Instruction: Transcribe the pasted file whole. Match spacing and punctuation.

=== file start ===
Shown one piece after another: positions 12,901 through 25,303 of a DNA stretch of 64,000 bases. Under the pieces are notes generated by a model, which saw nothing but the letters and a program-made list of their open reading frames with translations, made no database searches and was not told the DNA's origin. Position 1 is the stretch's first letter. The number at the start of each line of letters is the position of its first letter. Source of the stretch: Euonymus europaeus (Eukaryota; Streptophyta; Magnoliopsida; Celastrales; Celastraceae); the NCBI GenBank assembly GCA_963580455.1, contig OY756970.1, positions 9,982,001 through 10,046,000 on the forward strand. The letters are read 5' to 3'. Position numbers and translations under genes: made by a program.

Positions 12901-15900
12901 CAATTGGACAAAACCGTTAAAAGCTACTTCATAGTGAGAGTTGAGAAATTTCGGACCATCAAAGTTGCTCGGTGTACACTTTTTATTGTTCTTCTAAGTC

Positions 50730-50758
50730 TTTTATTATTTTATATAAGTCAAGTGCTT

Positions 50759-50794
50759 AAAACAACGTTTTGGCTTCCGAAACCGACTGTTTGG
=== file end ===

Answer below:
Shown one piece after another: positions 12,901 through 25,303 of a DNA stretch of 64,000 bases. Under the pieces are notes generated by a model, which saw nothing but the letters and a program-made list of their open reading frames with translations, made no database searches and was not told the DNA's origin. Position 1 is the stretch's first letter. The number at the start of each line of letters is the position of its first letter. Source of the stretch: Euonymus europaeus (Eukaryota; Streptophyta; Magnoliopsida; Celastrales; Celastraceae); the NCBI GenBank assembly GCA_963580455.1, contig OY756970.1, positions 9,982,001 through 10,046,000 on the forward strand. The letters are read 5' to 3'. Position numbers and translations under genes: made by a program.

Positions 12901-15900
12901 CAATTGGACAAAACCGTTAAAAGCTACTTCATAGTGAGAGTTGAGAAATTTCGGACCATCAAAGTTGCTCGGTGTACACTTTTTATTGTTCTTCTAAGTC

Positions 50730-50758
50730 TTTTATTATTTTATATAAGTCAAGTGCTT

Positions 50759-50794
50759 AAAACAACGTTTTGGCTTCCGAAACCGACTGTTTGG